For the week of April 28, 1999  thru May 4, 1999  

Enough blame to go around

Who’s to blame for the shooting deaths of 12 students and a teacher by two fellow students at Columbine High in Colorado?

Shall we blame our culture in which business profits while parents struggle to control the violent images to which their children are exposed in games, music and movies every day?

Shall we blame the artists, the musicians and the filmmakers who create ever more shocking art for the mass market?

Shall we blame our politicians for not enacting better systems to ensure that underage youths cannot buy or carry guns?

Shall we blame our schools where from the first grade on kids spend more time than they do at home with their families?

Shall we blame the parents of the shooters for not knowing their sons were disturbed and seriously planning to destroy their high school and the students who they believed had wronged them?

Shall we blame the guns themselves, simple human-operated machines that they are?

Shall we blame the police for not intervening more quickly?

Shall we blame Baby Boomers for the self-indulgent priorities they brought to adulthood and to the marketplace?

Many say the blame game is counterproductive. We don’t think so. There’s plenty of blame to go around and plenty of reason for it to stick. It’s only counterproductive if blame is placed on a few so everyone else can avoid responsibility.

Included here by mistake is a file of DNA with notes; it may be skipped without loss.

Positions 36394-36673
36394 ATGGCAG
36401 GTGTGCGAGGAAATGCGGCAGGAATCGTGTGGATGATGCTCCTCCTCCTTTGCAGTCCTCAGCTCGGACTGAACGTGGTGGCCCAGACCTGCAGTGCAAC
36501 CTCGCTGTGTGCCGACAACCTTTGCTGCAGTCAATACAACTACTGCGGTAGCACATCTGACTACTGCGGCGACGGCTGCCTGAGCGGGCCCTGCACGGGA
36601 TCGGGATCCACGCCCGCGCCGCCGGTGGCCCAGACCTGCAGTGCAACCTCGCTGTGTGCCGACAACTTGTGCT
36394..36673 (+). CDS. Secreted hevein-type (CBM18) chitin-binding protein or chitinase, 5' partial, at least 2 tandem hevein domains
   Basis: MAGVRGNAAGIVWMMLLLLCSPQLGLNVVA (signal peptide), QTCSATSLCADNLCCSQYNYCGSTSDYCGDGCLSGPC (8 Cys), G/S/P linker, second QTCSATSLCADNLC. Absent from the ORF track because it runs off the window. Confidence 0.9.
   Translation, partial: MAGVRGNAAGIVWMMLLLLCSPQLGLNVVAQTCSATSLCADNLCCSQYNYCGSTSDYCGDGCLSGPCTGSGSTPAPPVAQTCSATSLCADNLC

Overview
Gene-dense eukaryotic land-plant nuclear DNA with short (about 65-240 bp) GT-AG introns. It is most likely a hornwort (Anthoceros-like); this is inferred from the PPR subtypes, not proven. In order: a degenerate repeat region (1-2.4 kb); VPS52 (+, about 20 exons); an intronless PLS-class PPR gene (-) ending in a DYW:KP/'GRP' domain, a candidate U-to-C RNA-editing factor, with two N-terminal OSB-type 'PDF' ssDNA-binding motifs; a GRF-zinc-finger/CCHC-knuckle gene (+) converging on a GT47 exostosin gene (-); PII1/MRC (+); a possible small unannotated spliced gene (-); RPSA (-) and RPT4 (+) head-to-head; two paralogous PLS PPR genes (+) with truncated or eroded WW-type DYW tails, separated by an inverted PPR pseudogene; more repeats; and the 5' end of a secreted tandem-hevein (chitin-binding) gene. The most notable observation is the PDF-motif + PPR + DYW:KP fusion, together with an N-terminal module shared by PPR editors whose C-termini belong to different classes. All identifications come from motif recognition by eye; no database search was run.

Responsibility is something a lot of people want to avoid, especially for something this awful. Yet, the Columbine High shooters weren’t sprung, guns loaded, from the ether. They are also not the first teens to have executed other students.

It’s time adults got a grip. It’s time we stepped away from the denial about what is happening to kids. It’s time to take responsibility for our cultural contradictions.

We are entertained by violence, yet demand peace. We say we love kids; we shower them with the fruits of commerce, yet we deprive them of time and love.

We demand that schools and the legal system "do something" about poor behavior, while ignoring the fact we may be poor role models. We issue "do as I say, not as I do" edicts and wonder why they fail. We hide and hope bad things won’t happen.

The killings at Columbine High blew away the standard excuses about bad neighborhoods, race issues and single-parent families.

It’s all of us, stupid. It’s time to face it, quit making excuses and get to work re-creating ourselves and rearranging our priorities.

The richest country in the world is raising sick kids. Luckily, we know how to do better, with family-friendly school and work schedules, parent-training programs and early intervention in bad behavior.

We know about restraint. We know about values. We just have to do the hard part—live them and teach kids how to live.


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